During unseasonably cold or wet weather there may insect shortages. If the weather is very dry earthworms become difficult to catch. For birds with young in the nest they will be tempted by food on bird tables during these times so it is essential to make sure any food you put out is suitable for the young birds. Never put out loose peanuts, large pieces of bread, fats or hard, dry food at this time as these can be fatal if taken back to feed the baby birds.

Feeding in the Fall and Winter

During the colder months put food out for the birds regularly, twice a day if possible, especially in very cold weather. The birds need high energy food during this time so foods high in fats are particularly suitable. Put out good quality food and remove any uneaten food regularly.

Attracting Birds to Your Feeder

You can attract different species of birds to your garden by providing the food they like in a suitable feeder. Large birds will need a feeder with large, sturdy perches, hummingbirds will be attracted to a nectar feeder, finches to a thistle feeder. You can also purchase goldfinch feeders, jay feeders and woodpecker feeders.

Types of Bird Feeders

Feeders suitable for different types of food: Tube feeder - small seeds including thistle seeds Platform feeder - fruit or other food types Hummingbird feeder - nectar Squirrel proof - mesh cage feeders - peanuts, larger seeds, suet Standard type feeder - safflower seeds, sunflower seeds

Food suitable for different species

* Bluebird - bluebird seed available to purchase, cornmeal with peanut butter
* Bunting - small grains and seeds.
* Blackbirds - breadcrumbs, small seeds and grains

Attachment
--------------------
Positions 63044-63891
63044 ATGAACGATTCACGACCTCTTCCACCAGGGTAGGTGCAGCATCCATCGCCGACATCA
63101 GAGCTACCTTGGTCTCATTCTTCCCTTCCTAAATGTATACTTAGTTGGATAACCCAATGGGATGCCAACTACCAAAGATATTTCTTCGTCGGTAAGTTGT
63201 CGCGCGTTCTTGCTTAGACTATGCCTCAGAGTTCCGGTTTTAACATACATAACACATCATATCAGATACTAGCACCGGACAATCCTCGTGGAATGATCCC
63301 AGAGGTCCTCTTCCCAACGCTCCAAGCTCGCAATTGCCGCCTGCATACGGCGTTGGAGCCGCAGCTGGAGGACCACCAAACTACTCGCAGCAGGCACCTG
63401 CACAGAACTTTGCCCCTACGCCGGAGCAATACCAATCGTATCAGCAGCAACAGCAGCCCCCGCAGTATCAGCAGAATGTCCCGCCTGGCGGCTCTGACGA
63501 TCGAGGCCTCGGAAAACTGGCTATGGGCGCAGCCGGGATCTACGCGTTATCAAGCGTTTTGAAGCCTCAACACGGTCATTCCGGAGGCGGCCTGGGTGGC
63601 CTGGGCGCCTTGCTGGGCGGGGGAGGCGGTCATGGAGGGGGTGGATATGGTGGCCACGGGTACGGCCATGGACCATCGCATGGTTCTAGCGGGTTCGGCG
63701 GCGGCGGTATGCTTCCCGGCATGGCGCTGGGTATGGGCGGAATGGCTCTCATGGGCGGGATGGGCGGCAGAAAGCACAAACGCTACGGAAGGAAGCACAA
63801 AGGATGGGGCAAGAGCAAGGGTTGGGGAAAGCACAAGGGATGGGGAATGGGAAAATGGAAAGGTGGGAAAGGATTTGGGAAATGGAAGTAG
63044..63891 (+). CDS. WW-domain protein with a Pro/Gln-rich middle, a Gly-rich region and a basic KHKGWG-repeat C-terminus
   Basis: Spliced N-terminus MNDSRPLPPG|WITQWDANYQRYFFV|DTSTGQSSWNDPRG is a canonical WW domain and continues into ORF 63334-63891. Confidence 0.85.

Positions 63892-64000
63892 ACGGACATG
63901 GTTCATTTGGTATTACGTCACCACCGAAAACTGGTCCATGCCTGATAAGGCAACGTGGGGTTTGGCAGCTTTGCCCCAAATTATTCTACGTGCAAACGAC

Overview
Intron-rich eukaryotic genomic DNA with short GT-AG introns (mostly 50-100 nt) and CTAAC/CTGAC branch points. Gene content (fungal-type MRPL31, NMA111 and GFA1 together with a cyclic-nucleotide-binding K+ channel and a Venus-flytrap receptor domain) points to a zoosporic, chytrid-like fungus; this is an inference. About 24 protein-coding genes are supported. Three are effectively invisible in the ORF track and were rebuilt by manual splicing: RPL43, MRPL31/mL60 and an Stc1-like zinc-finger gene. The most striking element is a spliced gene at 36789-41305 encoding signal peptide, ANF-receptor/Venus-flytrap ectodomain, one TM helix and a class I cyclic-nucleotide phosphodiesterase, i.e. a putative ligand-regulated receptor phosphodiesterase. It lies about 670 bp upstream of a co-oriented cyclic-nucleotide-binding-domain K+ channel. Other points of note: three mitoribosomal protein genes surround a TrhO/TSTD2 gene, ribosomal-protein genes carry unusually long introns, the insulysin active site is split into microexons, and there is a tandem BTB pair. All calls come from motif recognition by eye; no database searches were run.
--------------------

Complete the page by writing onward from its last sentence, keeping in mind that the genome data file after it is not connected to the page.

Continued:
* Chickadee - sunflower seeds, unsalted nuts, safflower seeds, suet
* Finches - black sunflower seeds, thistle seeds
* Jays - peanuts, suet, corn, sunflower
* Mourning Doves - cracked corn seeds, wheat, sunflower and safflower seeds
* Mockingbirds - bread, suet, raisins
* Robins - breadcrumbs, raisins, apples
* Northern Shrikes - Suet.
* Siskins - sunflower seeds, thistle seeds
* Thrashers - suet, raisins, bread
* Towhee birds - seed mixes for small birds
* Woodpeckers - cracked corn seeds, wheat, sunflower and safflower seeds
* Warblers - peanut butter, suet
* Townsend's Warblers - cheese, peanut butter, suet
* Yellow Throated Warblers - breadcrumbs.



About the Author
For more information on attracting birds to your garden and some good deals on garden bird feeders check out Garden Bird Feeders or Finch Bird Feeders


Care of Your Holiday Poinsettias
by Eudora DeWynter

One of the most popular plants of the Christmas holidays is the Poinsettia. Poinsettias are very easy plants to keep and with proper care can last in bloom for several months past the holiday season. When you are ready to purchase your plant for the holiday season, there are a few things that you should look for before buying it.